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Heart failure study seeks to reduce hospitalizations

Dec. 17, 2020, 10:08 AM


by Bill Snyder

A national study led by researchers at Vanderbilt University Medical Center has found that many patients who arrive at the emergency department (ED) with acute heart failure can be safely discharged with self-care guidance and frequent phone appointments, avoiding the need for hospitalization.

Every year in the United States, more than 1 million patients come to the ED with acute heart failure. More than 80% are hospitalized, even though many are not at high risk of severe complications or death.

Avoiding unnecessary hospitalizations by providing self-care interventions to these patients could save the nation’s health care system millions of dollars a year, said Sean Collins, MD, professor of Emergency Medicine at VUMC and principal investigator of the clinical trial, the results of which were published recently in JAMA Cardiology.

“It’s not … some new medication or a new device,” Collins said. “It’s empowering patients to be their own coaches and educating them.”

The study included 471 heart failure patients treated at 15 academic medical center EDs across the country.

Patients with acute heart failure who were discharged from the ED were randomly assigned to receive usual care or a 90-day post-discharge intervention of a home visit and biweekly coaching calls that covered diet, weight and medication management, and education about their disease.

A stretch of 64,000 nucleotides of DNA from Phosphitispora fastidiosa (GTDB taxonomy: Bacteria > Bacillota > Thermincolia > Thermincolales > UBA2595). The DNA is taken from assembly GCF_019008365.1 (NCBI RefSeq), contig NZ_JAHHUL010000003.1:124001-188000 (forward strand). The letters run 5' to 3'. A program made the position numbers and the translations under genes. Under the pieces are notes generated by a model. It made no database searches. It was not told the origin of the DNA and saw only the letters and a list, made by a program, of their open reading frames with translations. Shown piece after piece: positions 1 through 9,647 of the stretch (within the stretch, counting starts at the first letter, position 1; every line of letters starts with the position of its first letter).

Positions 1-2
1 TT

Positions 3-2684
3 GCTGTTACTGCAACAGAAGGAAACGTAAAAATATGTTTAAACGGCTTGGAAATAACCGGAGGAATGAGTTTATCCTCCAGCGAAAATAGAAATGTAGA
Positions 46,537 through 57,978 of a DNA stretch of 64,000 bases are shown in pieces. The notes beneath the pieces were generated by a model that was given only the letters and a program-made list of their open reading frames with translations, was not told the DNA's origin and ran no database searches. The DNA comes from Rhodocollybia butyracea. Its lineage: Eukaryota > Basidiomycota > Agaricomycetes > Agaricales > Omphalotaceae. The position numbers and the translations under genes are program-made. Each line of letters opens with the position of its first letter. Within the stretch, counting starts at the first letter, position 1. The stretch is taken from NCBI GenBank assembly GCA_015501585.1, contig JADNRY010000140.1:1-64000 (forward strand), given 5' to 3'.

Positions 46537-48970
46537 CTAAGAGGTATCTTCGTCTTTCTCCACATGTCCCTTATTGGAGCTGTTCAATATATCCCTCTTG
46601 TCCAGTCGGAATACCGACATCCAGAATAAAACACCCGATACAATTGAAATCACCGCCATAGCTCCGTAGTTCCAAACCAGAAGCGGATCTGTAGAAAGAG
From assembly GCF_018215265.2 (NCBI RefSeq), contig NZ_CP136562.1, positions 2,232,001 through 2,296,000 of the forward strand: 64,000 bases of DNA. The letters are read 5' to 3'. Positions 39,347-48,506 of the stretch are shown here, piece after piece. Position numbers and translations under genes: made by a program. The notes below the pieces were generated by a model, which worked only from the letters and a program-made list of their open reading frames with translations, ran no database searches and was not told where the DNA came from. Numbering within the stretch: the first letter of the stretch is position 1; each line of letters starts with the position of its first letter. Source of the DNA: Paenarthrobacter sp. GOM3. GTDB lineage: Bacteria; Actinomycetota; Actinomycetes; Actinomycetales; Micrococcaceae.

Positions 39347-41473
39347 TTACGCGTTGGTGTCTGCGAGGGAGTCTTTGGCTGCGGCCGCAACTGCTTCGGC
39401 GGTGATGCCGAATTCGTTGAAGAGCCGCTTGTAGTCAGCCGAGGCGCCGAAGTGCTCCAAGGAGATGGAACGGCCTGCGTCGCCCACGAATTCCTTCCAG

Thirty days after ED discharge, heart failure health status and clinical outcomes were significantly improved in patients who’d received the post-discharge intervention. The additional benefit of intervention was not sustained, however. By 90 days there was no difference in outcomes between the two groups.

Perhaps, Collins said, the improvement in health status could be extended if the intervention was continued beyond 30 days. Toward that end, he and his colleagues are planning to implement their intervention model in other locations to try to replicate or improve their findings.

The study also found that death rates were lower than expected in both the control and intervention group, no matter the patient’s socioeconomic or health literacy status.

This supports the contention that many heart failure patients can be discharged safely from the ED.

The goal is to empower patients so they understand their disease and can make the necessary lifestyle changes to control heart failure on their own, going “from coaching them to them becoming their own coaches,” Collins said.

Co-authors from VUMC were Dandan Liu, PhD, Cathy Jenkins, MSc, Alan Storrow, MD, Jin Han, MD, Christina Kampe, MAcc, JoAnn Lindenfeld, MD, Candace McNaughton, MD, PhD, Karen Miller, RN, BSN, Kelly Moser, BA, Russell Rothman, MD, MPH, Wesley Self, MD, MPH, and Michael Ward, MD, PhD.

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